Dear Guy McPherson,
Yep. Me again. Finished reading your book. You’re a tough cookie, although that might be too civilized a metaphor . . . a weathered lizard might be more like it, after all that peasant labor. I’ve got mixed feelings about my own prospects: on the one hand, if I fail to get into a situation where I can even try to do subsistence gardening etcetera then I’ll be “happily dead” sooner rather than later without suffering the aches and pains you describe. (I realize this won’t save me from suffering other aches and pains, although I keep reminding myself that pain can happen as its own phenomenon without adding suffering as an additional layer.) On the other hand, I like the anecdote you tell of the dad with a seven-year old son who hopes to remain alive so his son doesn’t have all the fun without him. I wouldn’t mind remaining alive in the company of people I love as we all strive to glow in meaningful moments together, despite the physical consequences of a subsistence existence.
It’s not death; it’s the dying
As far as I can tell, coming out as a Deepener is as difficult as any other kind of coming out. I put quotes around the “happily dead” above because a friend characterized her choice not to prepare in those terms, assuming her dying will occur quickly and this will be better for me/my chances of survival. I only partially begrudge the carpe diem ethic: key being if she can enact that attitude through her own dying . . . I don’t know how to predict that. Certainly there’s a fairly high percentage of my friends making this live-in-the-moment choice. If only their temporal frame for ‘the moment’ included human extinction in 30-70 years, rather than the assumption of life going on, somehow, more or less as it always has. These friendships seem likely to weaken.
Given recent shopping behavior before winter storms (referring to the population in general, most of my friends are not into pre-storm panic), I am unconvinced there’s a sufficient percentage of the population that is not going to completely freak out. Just contemplating the slow onset approach of famine has sent me through spells of panic. Certainly the comfort of the ‘normalcy’ of every day routines still unfolding in (more-or-less) the same ways is both boon and blessing: there are still anchors, but they can so easily obscure their own dependency on civil society (which can evaporate so fast).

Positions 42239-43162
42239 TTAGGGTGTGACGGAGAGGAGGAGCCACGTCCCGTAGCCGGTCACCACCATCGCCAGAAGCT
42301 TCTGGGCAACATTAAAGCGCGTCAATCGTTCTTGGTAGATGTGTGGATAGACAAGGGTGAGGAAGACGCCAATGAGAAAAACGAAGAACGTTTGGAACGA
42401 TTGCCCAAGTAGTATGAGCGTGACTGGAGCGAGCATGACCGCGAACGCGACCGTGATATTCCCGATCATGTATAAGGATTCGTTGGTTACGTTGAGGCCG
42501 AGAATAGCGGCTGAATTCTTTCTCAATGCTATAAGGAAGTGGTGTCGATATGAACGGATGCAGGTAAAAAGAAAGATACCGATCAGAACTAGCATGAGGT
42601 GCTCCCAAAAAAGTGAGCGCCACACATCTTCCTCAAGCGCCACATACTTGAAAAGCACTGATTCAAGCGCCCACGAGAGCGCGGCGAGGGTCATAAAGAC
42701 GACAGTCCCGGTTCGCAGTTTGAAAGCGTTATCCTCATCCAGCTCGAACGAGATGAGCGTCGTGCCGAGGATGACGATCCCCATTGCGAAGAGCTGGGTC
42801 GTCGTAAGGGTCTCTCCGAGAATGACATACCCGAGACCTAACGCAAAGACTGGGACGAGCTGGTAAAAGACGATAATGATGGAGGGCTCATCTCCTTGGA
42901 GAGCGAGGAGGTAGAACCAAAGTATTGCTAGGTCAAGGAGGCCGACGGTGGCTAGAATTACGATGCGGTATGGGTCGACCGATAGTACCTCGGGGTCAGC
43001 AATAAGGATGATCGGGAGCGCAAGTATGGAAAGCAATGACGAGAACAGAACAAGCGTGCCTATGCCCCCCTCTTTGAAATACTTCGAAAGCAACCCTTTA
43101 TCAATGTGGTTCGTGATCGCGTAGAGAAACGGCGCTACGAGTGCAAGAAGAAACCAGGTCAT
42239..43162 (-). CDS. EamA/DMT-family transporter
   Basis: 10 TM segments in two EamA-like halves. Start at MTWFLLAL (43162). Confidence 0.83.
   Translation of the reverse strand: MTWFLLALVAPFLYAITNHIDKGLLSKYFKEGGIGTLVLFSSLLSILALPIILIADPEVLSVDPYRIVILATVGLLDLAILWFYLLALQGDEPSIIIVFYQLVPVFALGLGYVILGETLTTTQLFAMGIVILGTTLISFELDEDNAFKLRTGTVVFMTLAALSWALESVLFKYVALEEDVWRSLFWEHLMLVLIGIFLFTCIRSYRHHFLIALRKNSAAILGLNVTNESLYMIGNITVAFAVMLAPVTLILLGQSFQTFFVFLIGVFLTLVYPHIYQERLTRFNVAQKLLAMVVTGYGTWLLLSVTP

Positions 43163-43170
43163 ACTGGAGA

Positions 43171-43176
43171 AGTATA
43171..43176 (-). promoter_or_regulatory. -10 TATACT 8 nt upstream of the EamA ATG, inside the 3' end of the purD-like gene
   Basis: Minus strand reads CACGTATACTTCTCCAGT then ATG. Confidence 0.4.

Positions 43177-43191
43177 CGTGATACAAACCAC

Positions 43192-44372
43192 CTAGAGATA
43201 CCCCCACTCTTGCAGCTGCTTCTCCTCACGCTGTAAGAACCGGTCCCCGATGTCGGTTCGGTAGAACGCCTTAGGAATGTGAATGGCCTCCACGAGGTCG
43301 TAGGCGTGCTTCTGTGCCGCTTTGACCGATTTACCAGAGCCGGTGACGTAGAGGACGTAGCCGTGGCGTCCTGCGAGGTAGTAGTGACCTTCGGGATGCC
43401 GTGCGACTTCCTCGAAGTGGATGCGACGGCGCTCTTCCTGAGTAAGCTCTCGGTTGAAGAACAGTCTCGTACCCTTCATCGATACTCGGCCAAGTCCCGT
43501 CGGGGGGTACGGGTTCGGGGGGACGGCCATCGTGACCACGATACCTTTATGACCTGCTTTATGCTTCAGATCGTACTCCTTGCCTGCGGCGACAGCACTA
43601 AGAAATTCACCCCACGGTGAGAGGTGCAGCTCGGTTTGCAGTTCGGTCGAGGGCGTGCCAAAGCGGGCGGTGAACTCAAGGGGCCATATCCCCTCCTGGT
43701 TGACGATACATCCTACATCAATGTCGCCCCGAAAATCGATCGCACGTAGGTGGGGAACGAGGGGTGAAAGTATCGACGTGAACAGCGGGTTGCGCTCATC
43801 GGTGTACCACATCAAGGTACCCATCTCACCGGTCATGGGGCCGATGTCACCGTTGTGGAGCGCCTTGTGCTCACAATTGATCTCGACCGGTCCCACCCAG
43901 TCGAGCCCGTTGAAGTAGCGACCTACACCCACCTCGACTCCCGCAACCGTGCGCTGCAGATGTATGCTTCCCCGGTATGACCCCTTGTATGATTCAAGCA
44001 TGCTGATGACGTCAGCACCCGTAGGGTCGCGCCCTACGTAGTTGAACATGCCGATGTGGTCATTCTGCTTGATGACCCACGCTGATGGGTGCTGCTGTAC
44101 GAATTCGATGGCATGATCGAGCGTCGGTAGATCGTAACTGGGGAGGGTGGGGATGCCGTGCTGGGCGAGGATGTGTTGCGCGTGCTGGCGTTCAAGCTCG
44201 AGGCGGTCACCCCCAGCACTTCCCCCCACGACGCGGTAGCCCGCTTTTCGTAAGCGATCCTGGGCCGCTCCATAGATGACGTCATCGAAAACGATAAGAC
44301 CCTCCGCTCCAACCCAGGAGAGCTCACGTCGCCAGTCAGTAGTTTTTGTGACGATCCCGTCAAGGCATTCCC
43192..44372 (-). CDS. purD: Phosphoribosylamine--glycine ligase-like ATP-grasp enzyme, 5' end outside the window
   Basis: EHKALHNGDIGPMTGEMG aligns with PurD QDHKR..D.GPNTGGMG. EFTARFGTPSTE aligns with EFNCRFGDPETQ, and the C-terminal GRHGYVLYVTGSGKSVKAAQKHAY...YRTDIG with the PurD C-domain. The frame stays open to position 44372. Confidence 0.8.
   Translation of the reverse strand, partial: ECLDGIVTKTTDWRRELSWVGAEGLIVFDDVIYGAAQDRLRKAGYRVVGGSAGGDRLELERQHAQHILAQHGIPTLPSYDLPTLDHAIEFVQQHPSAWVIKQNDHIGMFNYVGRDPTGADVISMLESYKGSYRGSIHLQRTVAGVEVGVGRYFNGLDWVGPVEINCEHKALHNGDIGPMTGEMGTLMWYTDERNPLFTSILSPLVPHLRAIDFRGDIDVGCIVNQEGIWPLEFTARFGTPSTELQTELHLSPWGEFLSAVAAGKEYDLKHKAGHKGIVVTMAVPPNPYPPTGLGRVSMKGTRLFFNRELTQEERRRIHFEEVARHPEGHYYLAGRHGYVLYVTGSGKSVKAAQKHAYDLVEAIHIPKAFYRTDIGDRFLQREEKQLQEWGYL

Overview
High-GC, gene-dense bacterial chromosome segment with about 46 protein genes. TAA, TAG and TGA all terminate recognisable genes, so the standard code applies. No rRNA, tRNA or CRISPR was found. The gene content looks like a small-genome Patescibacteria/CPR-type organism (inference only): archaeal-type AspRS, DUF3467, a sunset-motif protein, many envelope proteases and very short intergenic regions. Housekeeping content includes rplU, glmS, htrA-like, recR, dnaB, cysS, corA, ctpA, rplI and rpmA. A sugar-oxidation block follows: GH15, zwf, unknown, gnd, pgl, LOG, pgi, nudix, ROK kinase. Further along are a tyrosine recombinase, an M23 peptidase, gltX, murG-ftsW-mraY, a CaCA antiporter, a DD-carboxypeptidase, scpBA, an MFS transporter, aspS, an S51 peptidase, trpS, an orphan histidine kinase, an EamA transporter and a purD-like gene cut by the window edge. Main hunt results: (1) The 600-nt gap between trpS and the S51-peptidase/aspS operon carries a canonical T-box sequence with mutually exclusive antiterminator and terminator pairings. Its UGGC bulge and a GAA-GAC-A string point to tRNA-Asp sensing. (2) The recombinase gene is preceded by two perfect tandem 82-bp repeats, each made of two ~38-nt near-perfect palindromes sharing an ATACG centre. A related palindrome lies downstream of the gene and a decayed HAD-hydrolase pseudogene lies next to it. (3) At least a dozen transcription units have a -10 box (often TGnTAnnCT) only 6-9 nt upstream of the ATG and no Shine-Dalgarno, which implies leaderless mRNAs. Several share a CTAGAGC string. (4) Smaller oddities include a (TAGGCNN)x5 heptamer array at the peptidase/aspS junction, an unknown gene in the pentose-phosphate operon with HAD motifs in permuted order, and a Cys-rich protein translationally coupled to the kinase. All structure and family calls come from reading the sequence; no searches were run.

Still, clinging to the familiar does not necessarily mean people are not paying attention. “You don’t know what people know,” another friend cautioned me. We cannot assume people are ignorant–there are many factors preventing action and interfering with behavior change. Maintaining accustomed routines is a key skill in communicating resilience–the challenges are to distinguish which routines are the most durable and finding the will to dispense with those that may feel good (in the moment) but do not redress the extended, permanent, devastating costs of whatever industrial economy that temporary feel-good activity involves.
A Good Death
In the final chapter of your book, you ponder answers to the question, “How to live a life not worth living?” The nihilist poses this question in a vacuum. There may not be any “meaning” beyond what we humans create for ourselves as meaningful, but we are meaning-making creatures. That is what we do. We communicate meaning into being. Using language and cognition we apply sense to patterns. ‘Rightly’ or ‘wrongly’ we interpret each other’s actions and inactions. Sense-making, and the values and behaviors that follow (or are invoked), is only possible within boundaries. There is no science without belief, just as there is no religion without faith. Skepticism involves as much commitment as being an apostle.
If, as the evidence overwhelmingly suggests, humanity will soon be extinguished from the planet, then the meaningfulness of living depends upon how humans, as conscious beings, orient to the condition of mass extinction. Since cultural conditioning generally cushions the middle and upper classes from the basic realities of survival, shock is going to be an unavoidable stage in most individuals’ journey. Kubler-Ross’s classic stages on death and dying may be helpful in imagining how to support a collective transition in consciousness.
You’ve been evangelizing for a long time. If we (in industrialized countries) cannot pull off Plan A, which you articulate as powering down with the equanimity of Buddhist monks, then we’ve got to work on Plan B: How many of us can handle dying with tranquility?
I’m writing you directly because I respect your courage and humility. In addition to working toward the survival essentials (water, food, shelter, & community), I have been listening and watching for ways to stimulate robust processes of social resilience. One idea is to talk about the difference between hope and hopium. Would you be willing to elaborate?